Elicia McDonald (Fowler, 2006)

Old Girl, 2006 Vice Captain and future parent, Elicia McDonald (Fowler, 2006), is leading the way for women in the male-dominated industry of venture capital.

Elicia is a Partner at one of Australia’s largest Venture Capital funds, AirTree Ventures. In an industry heavily dominated by men, she is one of the few female Partners leading investments into technology startups.

Venture capital is a relatively new funding method in Australia and until recently, it has been dominated by the people (predominately white men) who set up their own funds. Now, as the sector is maturing and the leadership at the funds is becoming more diverse, the way funds are invested will also begin to change.

Historically, Elicia says, there has been a drastic difference between the percentage of venture capital dollars invested in businesses founded by women compared to those founded by men. Increasing the number of women investors is one part of the solution to try to improve this. In an article published in the Sydney Morning Herald, Elicia stated that “greater diversity strengthens venture capital and by extension the startup sector in Australia”.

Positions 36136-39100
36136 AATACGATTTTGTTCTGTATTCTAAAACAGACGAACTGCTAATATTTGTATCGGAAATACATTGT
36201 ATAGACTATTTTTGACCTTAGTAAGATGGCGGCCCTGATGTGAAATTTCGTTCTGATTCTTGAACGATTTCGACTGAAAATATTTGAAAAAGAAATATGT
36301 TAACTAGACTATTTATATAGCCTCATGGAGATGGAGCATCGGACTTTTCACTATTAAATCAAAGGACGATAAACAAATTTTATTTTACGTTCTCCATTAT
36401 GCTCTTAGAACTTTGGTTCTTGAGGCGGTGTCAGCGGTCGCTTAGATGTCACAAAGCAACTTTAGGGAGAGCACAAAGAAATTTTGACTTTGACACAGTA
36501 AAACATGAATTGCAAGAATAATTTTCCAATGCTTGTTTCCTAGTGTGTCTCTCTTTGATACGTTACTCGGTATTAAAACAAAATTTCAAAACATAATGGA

In her Team biography on the AirTree website, Elicia says that she is “interested in companies that are transforming the human experience in what are traditionally considered ‘boring’ industries. There’s still a massive opportunity to improve the eldercare sector. I’d love to talk to founders wanting to make a positive impact in this space.”

Elicia wanted to share her story to inspire any current students or those at university studying business or finance to consider the venture capital sector because “I’d really love to see more young women in my industry.”

You can read more about Elicia and her role in venture capital sector via the links below:

AirTree Venture

Pioneer Australian VC AirTree just promoted two women to partners.(StartUpDaily)

Female VC partners emerge to ride the tech wave. (Australian Financial Review)

VC firms lift their game on diversity as new appointments make their mark. (Sydney Morning Herald)